A lot of the storage tips covered in the section above mostly affect manufacturers and honey sellers. However, there are several things you can do at home to ensure maximum honey freshness and avoid crystallization of honey. They include:
Use an Airtight Container
Honey is easily affected by environmental elements like odor and moisture. Honey can easily absorb odors in the air, and due to its hygroscopic nature, it can also absorb moisture. This can affect its color and taste. So, make sure you use an airtight container when storing your honey. Also, make sure you close your jar of honey tightly after use.
Store Honey in a Cool, Dry Area
Honey is highly hygroscopic; even a small amount of moisture can cause it to ferment. So, store your honey in a dry area without high humidity. As an extension to this pointer, do not refrigerate your honey.
Refrigerating your honey doesn’t make it last longer. In any case, it makes your honey deteriorate faster as it absorbs moisture in the fridge, which affects its rich taste and color. “Honey with a water content of 18.3 % or less usually absorbs moisture from the air at a relative humidity of above 60%.” 
Keep Honey Away From Contaminants
Honey can be easily contaminated with odor and moisture. Make sure that you use clean and dry utensils anytime you are scooping honey from the jar to avoid ruining your honey.
Store Honey in the Right Containers
To ensure your honey stays fresh for a long time, store it in good quality containers. Glass or plastic jars will do. Glass is chemically inert, waterproof, and airtight. Plastic, on the other hand, has high chemical resistance, high tensile strength, and is airtight.
Store Honey at Room Temperature
Honey is best stored at room temperature. However, do not store it near a window or a place with high or varying temperatures, as that can cause your honey to change in taste and crystallize. Long-term storage under high temperatures normally affects the quality of honey.
If you are not too sure about where to store your honey, we recommend having it out on the counter. It’s not too hot or too cold there. Additionally, seeing your jar of honey on the counter can be a great reminder to scoop some for the day.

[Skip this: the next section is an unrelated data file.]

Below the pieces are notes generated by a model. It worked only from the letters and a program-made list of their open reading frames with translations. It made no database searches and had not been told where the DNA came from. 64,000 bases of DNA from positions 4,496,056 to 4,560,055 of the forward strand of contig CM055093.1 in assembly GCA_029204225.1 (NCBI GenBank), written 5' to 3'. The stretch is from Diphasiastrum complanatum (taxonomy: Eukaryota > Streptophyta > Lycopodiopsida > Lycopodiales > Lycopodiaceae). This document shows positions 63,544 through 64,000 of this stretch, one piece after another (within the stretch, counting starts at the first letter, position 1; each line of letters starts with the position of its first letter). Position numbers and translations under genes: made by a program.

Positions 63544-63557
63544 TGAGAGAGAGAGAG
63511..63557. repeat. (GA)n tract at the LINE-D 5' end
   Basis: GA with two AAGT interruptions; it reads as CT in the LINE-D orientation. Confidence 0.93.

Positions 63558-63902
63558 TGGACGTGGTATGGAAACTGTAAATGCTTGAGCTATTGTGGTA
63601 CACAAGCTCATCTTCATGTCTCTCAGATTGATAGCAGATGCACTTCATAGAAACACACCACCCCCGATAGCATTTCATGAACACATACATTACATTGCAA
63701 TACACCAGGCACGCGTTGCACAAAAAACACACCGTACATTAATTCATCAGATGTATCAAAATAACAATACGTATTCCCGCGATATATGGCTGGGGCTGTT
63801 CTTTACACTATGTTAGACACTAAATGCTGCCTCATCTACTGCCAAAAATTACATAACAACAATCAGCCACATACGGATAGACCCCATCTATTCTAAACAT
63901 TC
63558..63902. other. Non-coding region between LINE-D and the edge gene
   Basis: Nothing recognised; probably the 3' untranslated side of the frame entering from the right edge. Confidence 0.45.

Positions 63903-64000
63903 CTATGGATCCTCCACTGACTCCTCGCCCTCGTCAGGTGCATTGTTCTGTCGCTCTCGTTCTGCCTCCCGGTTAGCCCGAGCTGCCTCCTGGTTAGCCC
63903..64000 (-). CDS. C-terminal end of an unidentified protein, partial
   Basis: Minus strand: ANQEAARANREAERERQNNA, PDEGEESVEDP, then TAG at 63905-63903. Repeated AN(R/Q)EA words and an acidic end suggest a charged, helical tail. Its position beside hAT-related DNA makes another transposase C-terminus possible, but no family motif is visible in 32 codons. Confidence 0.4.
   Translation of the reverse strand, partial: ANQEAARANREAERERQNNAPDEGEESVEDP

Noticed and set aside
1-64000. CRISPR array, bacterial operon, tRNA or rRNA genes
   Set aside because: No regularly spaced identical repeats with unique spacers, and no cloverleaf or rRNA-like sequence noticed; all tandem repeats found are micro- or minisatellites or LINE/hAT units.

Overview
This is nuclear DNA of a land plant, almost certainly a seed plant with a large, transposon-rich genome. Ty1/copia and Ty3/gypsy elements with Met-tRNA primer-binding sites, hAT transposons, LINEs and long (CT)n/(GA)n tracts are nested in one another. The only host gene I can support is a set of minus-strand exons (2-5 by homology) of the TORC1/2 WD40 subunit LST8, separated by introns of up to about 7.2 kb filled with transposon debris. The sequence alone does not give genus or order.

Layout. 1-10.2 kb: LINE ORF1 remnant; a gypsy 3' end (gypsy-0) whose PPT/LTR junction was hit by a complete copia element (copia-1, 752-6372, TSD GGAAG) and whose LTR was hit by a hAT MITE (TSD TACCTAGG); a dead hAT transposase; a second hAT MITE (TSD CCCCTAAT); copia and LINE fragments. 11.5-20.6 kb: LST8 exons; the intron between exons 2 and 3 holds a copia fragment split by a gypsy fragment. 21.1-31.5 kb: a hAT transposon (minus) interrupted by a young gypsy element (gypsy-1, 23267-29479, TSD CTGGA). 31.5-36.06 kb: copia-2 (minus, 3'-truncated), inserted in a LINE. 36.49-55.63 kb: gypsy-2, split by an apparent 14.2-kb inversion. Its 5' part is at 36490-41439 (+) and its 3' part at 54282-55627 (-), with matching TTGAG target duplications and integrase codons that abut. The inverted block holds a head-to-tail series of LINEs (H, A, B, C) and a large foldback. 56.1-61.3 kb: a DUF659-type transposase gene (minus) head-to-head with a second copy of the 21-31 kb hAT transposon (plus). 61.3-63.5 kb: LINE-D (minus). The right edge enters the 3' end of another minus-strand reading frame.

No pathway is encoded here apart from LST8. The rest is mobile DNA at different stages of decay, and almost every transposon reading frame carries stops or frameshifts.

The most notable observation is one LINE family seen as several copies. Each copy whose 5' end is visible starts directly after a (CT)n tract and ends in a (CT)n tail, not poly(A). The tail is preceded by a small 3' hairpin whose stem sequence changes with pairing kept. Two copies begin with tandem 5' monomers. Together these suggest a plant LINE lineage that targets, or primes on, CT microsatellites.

No, crystallized honey is not harmful. According to Whendi Grad, a fourth-generation beekeeper, "Honey will darken and/or crystallize, but it is still safe to eat." 
Honey normally crystallizes when sugar separates from the water and forms monohydrate glucose crystals which may differ in shape, dimension, and number based on honey composition and the storage conditions. The amount of water, glucose content, temperature, and the presence of particles like pollen, normally affects how quickly crystallization occurs. If honey has lower water content and high glucose content, crystallization will happen faster.
If your honey crystallizes, you can use any of the methods below to decrystallize it:
Method 1: Fill your pot with hot water (from the faucet or boiled). Place your jar of honey in the water. Once the water cools, remove your jar of honey. Repeat until your honey is fully decrystallized. We recommend using a glass jar for this process.
Method 2: Fill your crockpot partially with water. Put your crockpot on low and ensure the temperature is warm enough. Put your jar of honey in the crockpot and let it sit undisturbed for 6-8 hours. Remove, dry, and store it at room temperature.
In conclusion, honey does not go bad, and you do not have to worry about that jar of honey that you haven’t used for the past month or year. It is still suitable for consumption. So get a spoon and dig into it without worry.
We hope that the tips we’ve shared with you will help you preserve your honey for longer. It may not be 3,000 years like King Tut’s honey, but you sure can make it an extra few months or years of absolute freshness.
Bees & Trees works to produce the best Manuka honey possible. We treat our honey with the utmost care to avoid contamination. We always test our harvested honey to make sure that it is authentic and commercially viable. You only get the best and freshest Manuka honey when shopping at Bees & Trees. In case you’re running out, jump to our store now to replenish your stock.